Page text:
Bridging the gap in education between developed countries and third world nations requires more imagination than practicality, a notion that MIT Media Lab founder Professor Nicolas Negroponte and his wife Elaine decided to put to the test with the invention of the $100 XO laptop in 2005.
The professor’s visionary plans involved supplying hundreds of millions of children from some of the poorest countries with affordable internet and multimedia-enabled laptops that were designed ruggedly enough to withstand some very harsh environments.
His quest was one that was marked by several previous failed attempts to create a laptop that’s not only affordable but also practical enough to remain useful in an environment that is traditionally devoid of essential amenities like electricity and a working internet connection.
Professor Negroponte’s noble cause was aimed at benefitting millions of children in some of the most impoverished families in six countries first, two of which are in Asia, one Arab nation, one Sub-Saharan nation, and some emerging countries in South America. He planned to produce millions of units by the end of the year 2005, and avail those to governments at a flat rate of $100 for each laptop at a minimum quantity of one million units per country.
The MIT Media Lab founder’s brainchild, nicknamed “the green machine” was first showcased at the UN Summit in Tunis where it elicited a mixture of positive and negative reactions.
The laptop’s sturdy, rugged, and dustproof design was a clear testament of its resilience in harsh environments. It utilized LEDs in place of the usually power-intensive LCD, drastically cutting down the display’s energy consumption.
Under the hood, Negroponte felt that a 500 MHz processor would be sufficient for all the laptop’s applications, be it learning, communication, or entertainment. Flash memory was also used instead of a traditional storage device, which is significantly slower and has too many moving parts to suit this specific application.
Negroponte’s green machines showed their versatility best when put to use. Capable of functioning as a computer, handheld console, electronic book, and even a TV, it put to shame most of the laptops on the market that generally cost four to five times as much. Even without an internet connection, the laptops were capable of sharing a network through mesh networking, a process which allows one laptop with Wi-Fi or 3G connectivity to supply other laptops with an internet connection.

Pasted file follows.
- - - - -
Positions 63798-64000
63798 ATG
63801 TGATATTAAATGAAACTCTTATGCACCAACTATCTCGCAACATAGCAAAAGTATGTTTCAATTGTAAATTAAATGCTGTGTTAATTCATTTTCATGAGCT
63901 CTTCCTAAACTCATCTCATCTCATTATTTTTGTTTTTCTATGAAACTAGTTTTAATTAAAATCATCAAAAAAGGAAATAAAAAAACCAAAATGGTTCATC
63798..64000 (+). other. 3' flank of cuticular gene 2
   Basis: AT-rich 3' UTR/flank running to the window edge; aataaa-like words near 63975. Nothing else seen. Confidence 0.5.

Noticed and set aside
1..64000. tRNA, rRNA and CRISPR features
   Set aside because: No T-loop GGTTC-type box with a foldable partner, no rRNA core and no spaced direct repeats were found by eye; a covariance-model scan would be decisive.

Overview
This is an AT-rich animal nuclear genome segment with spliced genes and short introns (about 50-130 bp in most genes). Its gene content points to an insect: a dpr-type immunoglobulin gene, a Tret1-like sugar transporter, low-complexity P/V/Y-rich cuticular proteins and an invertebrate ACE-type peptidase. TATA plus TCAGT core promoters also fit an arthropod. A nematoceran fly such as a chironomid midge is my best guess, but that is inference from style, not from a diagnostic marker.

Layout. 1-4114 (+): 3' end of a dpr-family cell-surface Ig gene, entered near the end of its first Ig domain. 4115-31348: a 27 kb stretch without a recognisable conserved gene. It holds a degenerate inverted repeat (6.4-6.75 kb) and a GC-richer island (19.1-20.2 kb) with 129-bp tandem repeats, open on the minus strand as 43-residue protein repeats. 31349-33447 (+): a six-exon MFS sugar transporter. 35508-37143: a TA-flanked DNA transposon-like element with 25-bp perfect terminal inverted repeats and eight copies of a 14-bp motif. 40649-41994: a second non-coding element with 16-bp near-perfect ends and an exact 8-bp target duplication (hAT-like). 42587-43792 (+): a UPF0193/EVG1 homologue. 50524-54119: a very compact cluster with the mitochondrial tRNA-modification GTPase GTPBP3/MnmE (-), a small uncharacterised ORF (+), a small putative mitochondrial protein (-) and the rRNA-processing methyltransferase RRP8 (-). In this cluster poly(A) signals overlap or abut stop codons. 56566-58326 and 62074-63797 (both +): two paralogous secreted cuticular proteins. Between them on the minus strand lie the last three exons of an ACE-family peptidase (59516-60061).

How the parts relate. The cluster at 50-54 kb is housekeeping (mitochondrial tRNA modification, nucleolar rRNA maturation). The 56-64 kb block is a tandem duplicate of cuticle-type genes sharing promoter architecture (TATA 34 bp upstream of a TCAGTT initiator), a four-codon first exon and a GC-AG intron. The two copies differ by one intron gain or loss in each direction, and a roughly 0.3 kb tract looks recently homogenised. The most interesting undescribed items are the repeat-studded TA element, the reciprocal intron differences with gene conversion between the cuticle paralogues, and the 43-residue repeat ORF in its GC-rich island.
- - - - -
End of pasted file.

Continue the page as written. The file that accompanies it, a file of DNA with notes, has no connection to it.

Among his key goals was to remove the dependency on a sole instructor and to introduce peer-to-peer learning that works regardless tongue, syllabus, or even the education program.
When achieved in small-scale proportions, this would create networks where children from the same geographical location could communicate with each other wirelessly even with the scarcity of internet connections weighing heavily on the development of technology in those parts.
As for areas with little to no access to electricity, the green machine proved to be ideal chiefly due to its lack of dependency on electricity. Instead of the conventional charging system, a hand crank was installed to power up its battery, which lasted longer than usual thanks to the laptop’s optimized build. With this only being slightly more advantageous than solar-powered batteries, which suffer from their dependence on the sun, Negroponte’s laptops could very well have been a viable solution for bridging both the digital and educational gap.
The project managed to garner support from some big-name brands such as Google, which aimed to provide search engine functionality.
AMD, which was instrumental in developing the chip, and Rupert Murdock, a global media mogul with a robust network of satellites that enabled the laptops to connect to each other even in the absence of other wireless networks such as Wi-Fi and Bluetooth.The first batch of these revolutionary laptops was released in February 2007.
It remains to be seen if larger manufacturers ever decide to invest in computer projects for supplying developing nations.